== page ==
So long 2018. My thanks to Elinchrom, MAC Group, Merrell, Method Seven and all of my other clients with whom I worked this year. As I said in the beginning, it has been an incredible year. Of course, there were a whole truckload of other excellent images from this year, but for some reason these have resonated the most for me. Thanks for taking the time to check out some of this years highlights. Feel free to comment on any of these images and tell me which one you think is the best of the best from this year. Happy Holidays and a Happy New Year to you all. Here’s hoping your 2019 is filled with adventurous travels and amazing experiences!

  • Koko Hunt - Your photographs are stunningly amazing. Thank you for sharing these. I was happy to meet you this year at ASMP event and getting to know you and your work has been a truly inspiring experience.

  • MARY SERANTONI - wow.
    wow.
    wow.
    You are genius.
    My dream: One day, I’ll be sitting in your Santa Fe class.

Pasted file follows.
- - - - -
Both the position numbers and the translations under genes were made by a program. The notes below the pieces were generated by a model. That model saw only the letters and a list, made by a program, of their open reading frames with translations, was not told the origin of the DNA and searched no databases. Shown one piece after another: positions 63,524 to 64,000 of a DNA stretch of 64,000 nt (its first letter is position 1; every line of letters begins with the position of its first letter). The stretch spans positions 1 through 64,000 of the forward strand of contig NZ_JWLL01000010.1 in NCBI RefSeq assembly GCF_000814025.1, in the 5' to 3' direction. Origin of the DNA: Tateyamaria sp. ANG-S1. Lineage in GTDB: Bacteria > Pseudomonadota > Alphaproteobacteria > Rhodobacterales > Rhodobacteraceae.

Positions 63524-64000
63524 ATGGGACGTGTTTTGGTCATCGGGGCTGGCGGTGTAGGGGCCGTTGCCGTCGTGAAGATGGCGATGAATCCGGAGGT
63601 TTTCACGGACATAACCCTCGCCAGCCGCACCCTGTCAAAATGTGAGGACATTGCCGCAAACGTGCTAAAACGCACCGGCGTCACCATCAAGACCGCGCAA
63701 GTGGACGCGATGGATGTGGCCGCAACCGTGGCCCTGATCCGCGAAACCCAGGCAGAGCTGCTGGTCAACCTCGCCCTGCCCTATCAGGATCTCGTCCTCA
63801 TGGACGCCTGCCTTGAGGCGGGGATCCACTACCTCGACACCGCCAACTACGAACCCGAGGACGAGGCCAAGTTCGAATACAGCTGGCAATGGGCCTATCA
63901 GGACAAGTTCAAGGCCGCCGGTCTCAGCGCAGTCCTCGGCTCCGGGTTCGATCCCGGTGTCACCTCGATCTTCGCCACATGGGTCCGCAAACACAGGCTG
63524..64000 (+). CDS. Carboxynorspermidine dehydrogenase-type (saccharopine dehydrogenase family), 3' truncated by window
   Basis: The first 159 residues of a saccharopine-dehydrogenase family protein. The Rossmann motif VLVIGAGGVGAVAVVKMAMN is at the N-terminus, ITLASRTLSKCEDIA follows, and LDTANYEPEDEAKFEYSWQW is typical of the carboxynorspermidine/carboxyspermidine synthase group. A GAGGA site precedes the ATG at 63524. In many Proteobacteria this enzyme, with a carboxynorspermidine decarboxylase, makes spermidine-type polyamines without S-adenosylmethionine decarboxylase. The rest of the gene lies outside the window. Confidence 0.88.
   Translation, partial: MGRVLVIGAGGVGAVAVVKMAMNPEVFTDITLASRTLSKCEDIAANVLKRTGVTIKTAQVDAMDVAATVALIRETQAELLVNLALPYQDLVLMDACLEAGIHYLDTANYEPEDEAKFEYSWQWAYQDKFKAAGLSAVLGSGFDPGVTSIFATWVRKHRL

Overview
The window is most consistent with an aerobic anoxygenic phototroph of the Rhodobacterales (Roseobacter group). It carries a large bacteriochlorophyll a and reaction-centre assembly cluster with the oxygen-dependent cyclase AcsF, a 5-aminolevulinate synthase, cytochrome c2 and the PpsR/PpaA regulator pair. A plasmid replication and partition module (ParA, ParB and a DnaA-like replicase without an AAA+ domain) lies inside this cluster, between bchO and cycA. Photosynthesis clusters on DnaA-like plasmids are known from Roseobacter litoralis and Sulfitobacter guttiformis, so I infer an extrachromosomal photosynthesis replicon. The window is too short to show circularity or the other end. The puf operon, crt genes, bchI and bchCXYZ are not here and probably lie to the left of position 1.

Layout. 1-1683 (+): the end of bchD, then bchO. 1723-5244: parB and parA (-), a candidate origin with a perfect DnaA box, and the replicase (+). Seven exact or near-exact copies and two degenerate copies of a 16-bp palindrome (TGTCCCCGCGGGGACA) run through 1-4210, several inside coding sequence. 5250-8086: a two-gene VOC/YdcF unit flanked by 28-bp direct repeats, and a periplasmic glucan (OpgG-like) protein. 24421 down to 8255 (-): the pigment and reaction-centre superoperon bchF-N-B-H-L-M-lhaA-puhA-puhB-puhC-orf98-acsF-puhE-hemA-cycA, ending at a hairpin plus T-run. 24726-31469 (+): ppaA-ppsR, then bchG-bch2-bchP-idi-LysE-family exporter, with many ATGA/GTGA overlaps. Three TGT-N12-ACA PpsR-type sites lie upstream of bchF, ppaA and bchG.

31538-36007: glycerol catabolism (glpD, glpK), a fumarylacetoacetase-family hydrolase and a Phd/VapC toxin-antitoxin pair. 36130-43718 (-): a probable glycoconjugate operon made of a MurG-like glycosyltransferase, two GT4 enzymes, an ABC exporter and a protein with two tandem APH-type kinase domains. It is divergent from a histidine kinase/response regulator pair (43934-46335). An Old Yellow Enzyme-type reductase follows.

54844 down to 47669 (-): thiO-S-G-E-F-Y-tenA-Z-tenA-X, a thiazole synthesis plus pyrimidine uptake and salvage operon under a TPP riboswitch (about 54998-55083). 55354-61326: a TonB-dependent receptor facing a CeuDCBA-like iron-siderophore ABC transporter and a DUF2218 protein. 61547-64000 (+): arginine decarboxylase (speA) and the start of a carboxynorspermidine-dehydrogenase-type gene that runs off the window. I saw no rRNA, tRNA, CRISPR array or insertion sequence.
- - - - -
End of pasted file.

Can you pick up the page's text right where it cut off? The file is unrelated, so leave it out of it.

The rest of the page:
You were kind enough to assist us in selecting the NIKON D-850. I cannot thank you enough!

    – A Forever Diehard Fan.

  • Paul Puckett - Michael, your link was sent to me on FB from a photographer from Anacortes, Washington, Robert Lee Payne Jr. I love your photographic skills and love to study the “difficult” shots like the kayaker coming down the face of a waterfall.
    I will be spending more time with your photos. Thank you for sharing your skills with the rest of us!
    I have dabbled in photography for many years. I had to give it up for two reasons, Nikon came out with the digital about the time I retired, too rich for my budget, I always preferred Nikon because their glass was the best. Still have my N90S, a beautiful device but only good for a paper weight now. So sad.

  • Michael Clark - Thank you Mary!

The Fall 2018 issue of the Michael Clark Photography Newsletter is now available for download. If you’d like to sign up for the Newsletter just drop me an email and I’ll add you to the mailing list.

This issue includes an editorial introducing this issue of the Newsletter, a review of the Nikon Z7, an article detailing my recent assignment for Merrell, an editorial entitled The Instagram Game, and much more.

The Michael Clark Photography Newsletter goes out to over 8,000 thousand photo editors, photographers and photo enthusiasts around the world. You can download the Fall 2018 issue on my website at:

http://files.michaelclarkphoto.com/fall_2018.pdf

If you’d like to check out back issues of the newsletter they are available here.

Please note that the newsletter is best viewed in the latest Adobe Acrobat reader which is available for free at www.adobe.com.